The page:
In the case of an amphibious assault such as Operation Neptune (the codename for the landings on the Normandy beaches), the navy obviously had a vital role to play.
The Allied armada which crossed the Channel in the night of June 5th-6th comprised no fewer than 4,300 ships of all shapes and sizes (not counting the 2,600 barges carried by the large transport ships and lowered onto the waves close to the shore). It was made up mostly of British and American ships, though there were also Norwegian, Dutch, Polish, Danish, Greek and Free French vessels.
This vast fleet was placed under the command of the British Admiral Sir Bertram Ramsay. It was subdivided into the Western Task Force under Rear-Admiral Kirk, who was in charge of landings in the American sector (Naval Forces “U” for Utah Beach and “O” for Omaha), and the Eastern Task Force under Rear-Admiral Vian, who was in charge of operations in the Anglo-Canadian sector (Naval Forces “G” for Gold Beach, “J” for Juno and “S” for Sword). Each force, composed of several hundred transport ships, auxiliary vessels and escort ships, was accompanied by a naval bombardment squadron of between fifteen and twenty warships (battleships, cruisers and destroyers).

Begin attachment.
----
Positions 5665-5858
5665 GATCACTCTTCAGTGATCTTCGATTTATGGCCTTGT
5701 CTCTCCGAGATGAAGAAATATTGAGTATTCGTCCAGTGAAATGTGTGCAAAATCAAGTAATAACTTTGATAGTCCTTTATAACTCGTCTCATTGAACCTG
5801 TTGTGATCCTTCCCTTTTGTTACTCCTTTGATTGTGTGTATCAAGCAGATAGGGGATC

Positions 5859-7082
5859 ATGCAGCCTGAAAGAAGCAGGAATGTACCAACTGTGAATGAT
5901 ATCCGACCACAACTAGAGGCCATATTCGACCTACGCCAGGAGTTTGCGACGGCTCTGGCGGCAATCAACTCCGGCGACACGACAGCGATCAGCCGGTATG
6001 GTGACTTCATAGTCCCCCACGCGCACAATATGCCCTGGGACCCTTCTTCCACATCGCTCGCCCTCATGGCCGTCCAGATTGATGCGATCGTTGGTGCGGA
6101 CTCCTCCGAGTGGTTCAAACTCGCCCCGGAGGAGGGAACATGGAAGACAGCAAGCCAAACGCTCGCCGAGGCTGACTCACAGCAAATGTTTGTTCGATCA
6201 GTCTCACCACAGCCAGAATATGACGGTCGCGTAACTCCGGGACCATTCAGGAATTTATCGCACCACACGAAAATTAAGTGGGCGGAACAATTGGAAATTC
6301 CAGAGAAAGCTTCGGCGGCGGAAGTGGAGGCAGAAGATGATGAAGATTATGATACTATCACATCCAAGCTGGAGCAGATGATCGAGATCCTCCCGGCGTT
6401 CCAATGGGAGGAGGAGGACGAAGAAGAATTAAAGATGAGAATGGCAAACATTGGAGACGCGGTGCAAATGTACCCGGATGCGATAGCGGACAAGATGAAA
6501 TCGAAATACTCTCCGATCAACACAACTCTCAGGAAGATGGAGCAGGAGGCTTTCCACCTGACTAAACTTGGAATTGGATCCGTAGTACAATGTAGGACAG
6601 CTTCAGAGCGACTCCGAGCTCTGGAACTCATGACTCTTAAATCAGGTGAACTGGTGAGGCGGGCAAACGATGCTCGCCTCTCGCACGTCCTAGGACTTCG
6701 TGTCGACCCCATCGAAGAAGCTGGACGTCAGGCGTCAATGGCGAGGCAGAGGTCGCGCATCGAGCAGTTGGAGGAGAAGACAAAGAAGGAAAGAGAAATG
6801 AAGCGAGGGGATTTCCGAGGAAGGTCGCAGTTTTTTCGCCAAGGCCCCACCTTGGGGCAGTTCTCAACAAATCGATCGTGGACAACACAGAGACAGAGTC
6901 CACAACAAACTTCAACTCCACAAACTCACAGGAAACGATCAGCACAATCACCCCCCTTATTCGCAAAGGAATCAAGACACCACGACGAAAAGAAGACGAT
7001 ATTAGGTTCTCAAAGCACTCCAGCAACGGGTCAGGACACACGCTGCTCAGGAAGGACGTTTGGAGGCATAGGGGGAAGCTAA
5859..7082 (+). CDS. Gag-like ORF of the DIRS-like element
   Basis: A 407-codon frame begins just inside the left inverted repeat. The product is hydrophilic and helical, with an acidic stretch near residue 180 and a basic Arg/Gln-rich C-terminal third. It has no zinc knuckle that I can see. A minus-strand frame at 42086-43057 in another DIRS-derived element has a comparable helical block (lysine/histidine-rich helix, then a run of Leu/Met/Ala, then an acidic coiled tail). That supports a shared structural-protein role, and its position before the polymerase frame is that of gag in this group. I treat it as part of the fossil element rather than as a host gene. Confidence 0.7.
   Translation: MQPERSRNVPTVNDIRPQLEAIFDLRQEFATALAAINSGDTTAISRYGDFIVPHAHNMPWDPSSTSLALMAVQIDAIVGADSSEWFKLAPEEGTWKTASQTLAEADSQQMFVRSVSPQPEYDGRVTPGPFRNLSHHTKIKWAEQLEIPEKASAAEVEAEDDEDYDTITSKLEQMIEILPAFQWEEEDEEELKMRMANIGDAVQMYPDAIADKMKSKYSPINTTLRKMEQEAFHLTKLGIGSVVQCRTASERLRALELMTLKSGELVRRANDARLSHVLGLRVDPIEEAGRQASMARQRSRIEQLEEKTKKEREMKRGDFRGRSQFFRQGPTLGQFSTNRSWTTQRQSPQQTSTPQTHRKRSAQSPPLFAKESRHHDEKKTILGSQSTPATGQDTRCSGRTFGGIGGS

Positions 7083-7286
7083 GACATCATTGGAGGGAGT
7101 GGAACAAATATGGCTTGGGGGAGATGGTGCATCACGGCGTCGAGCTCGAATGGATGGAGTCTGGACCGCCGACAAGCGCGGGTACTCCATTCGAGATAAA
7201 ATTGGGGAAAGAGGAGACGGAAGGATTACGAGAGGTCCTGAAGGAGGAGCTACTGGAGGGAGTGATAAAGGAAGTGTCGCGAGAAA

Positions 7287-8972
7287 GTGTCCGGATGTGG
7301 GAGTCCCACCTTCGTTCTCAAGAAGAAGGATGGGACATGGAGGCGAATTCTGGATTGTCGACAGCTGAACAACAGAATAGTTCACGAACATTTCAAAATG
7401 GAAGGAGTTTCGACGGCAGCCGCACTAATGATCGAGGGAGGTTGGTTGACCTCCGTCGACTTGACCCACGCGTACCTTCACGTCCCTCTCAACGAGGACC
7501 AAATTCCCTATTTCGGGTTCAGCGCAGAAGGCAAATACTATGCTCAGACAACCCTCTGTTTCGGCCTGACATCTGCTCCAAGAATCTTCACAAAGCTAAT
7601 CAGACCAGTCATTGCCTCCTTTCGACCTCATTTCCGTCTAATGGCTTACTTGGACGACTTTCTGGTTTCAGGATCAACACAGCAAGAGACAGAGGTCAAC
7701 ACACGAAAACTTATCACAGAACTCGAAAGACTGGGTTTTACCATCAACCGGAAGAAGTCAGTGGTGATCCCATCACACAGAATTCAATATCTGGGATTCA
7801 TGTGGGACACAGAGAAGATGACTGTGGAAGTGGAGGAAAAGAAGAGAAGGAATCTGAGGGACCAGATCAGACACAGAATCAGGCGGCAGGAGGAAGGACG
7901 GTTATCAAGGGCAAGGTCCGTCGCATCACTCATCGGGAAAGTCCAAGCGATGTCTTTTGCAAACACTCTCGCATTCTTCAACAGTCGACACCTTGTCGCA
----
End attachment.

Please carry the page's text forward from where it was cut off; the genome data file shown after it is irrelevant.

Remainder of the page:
These ships were to open fire on the German defences forty-five minutes before H-Hour, taking over from the aerial bombardments that had been carried out overnight and at dawn. During the battle, they were to provide continuous covering fire, silencing most of the coastal batteries of the Atlantic Wall and giving valuable tactical support to the infantry, sometimes getting them out of tricky situations, as at Omaha.
For their part, the troop ships carried 130,000 men and more than 20,000 vehicles of all kinds, including tanks and lorries, across the Channel to the Normandy coast in the course of June 6th.
A few dozen decrepit merchant and warships, such as the French battleship Courbet, were scuttled in a long line in front of the Landing Beaches to form breakwaters.
In all, some 150,000 seamen belonging to the war fleets and the merchant navy took part in the landing operations – a force equal to the number of troops sent into battle on land on June 6th 1944.